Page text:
In other capitals of the world, it would not have been an extraordinary scene.Well, you can't expect things to change overnight. It's kind of hard to reset a "sundial" that, ideologically at least, is stuck at high noon in the 7th Century.
An opening at a hot new art gallery with men and women mingling and enjoying themselves.
But in this case, part of the frisson was nerves. Would the marauding religious police see unmarried — and some uncovered — women talking freely with men in the merry crowd of 600 and stage a raid?
It was an unlikely moment, SoHo comes to Saudi Arabia — the first mixed exhibition anyone can remember in Riyadh, the stultifying capital of a country that bans any exhibition of skin, fun or romance.
But the most astonishing part was that the Islamic purity enforcers failed to show up at Art Pure.
“I was worried, but the religious police just sort of disappeared,” recalled Mounira Ajlani, the mother of Noura Bouzo, a 27-year-old artist featured at the exhibition who painted the saucy “Saudi Bling.” “It was very relaxed, very normal. Everyone was saying, ‘Are we in Saudi Arabia?’ ”
Sarah, a young Saudi professional who was at the gallery that night, agreed: “It was remarkable. You saw women covered from head to toe. You saw women uncovered. You saw men of all different classes come, and they were extremely comfortable, and everyone looked at the art and left.”
Progress is measured by a sundial in this stunted desert kingdom. Sarah dryly refers to it as “Saudi time.”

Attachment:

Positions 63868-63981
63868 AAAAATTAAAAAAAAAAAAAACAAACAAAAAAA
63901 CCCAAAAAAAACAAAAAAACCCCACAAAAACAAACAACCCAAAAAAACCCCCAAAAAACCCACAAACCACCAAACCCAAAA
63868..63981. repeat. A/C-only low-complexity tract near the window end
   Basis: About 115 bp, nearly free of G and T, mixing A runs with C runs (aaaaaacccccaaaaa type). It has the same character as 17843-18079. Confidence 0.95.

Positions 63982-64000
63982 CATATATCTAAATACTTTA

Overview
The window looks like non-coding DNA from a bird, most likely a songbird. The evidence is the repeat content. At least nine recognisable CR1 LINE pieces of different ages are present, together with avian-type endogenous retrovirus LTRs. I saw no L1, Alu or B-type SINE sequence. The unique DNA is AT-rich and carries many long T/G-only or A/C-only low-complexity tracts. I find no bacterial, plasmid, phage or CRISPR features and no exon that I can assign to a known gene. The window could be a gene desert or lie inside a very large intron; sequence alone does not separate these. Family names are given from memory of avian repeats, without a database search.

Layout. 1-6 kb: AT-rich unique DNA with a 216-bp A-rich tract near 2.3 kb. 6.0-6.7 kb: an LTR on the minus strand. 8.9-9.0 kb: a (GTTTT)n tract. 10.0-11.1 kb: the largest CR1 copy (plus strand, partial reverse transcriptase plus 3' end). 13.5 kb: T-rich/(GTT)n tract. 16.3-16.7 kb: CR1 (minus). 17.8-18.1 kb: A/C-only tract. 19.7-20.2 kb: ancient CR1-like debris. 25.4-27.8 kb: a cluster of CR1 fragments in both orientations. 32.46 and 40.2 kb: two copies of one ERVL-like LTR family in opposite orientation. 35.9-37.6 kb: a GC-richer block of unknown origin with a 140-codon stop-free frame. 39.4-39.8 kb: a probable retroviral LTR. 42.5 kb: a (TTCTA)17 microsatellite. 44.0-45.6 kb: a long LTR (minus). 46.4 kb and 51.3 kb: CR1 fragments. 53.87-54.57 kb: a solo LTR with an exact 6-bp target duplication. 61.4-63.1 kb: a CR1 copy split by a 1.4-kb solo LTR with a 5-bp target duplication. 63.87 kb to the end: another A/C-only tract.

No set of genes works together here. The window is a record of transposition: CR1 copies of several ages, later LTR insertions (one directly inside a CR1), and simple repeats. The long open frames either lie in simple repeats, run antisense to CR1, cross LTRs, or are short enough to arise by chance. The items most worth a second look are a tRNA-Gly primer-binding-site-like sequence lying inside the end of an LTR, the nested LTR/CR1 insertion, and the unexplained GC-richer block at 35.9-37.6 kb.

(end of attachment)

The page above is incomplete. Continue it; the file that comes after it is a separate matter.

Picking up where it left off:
As women nudge their way into the work force, they are still hampered by archaic tribal rules and patriarchal religious ones.
An American Muslim working here says there are hard adjustments, like hearing men use the occasional epithet “Dog” to address her, and not being able to leave the airport coming home from a business trip because she has no husband or male relative to pick her up...
Sunday, March 14, 2010
MoDo on the Lives of Wahhabi Women
The NYT's most popular female columnist, Maureen Dowd, has been enjoying the hospitality of the Wahhabis of late. As a much doted-on guest in their kingdom, Mo has, understandably, been reluctant to come down too hard on her hosts, who preside over one of the most repressive regimes on the planet. But as an NYT columnist and spunky big city career gal, she can't help noticing that things are a tad backward for chicks in these environs. Nonetheless, she does see glimmers of "progress":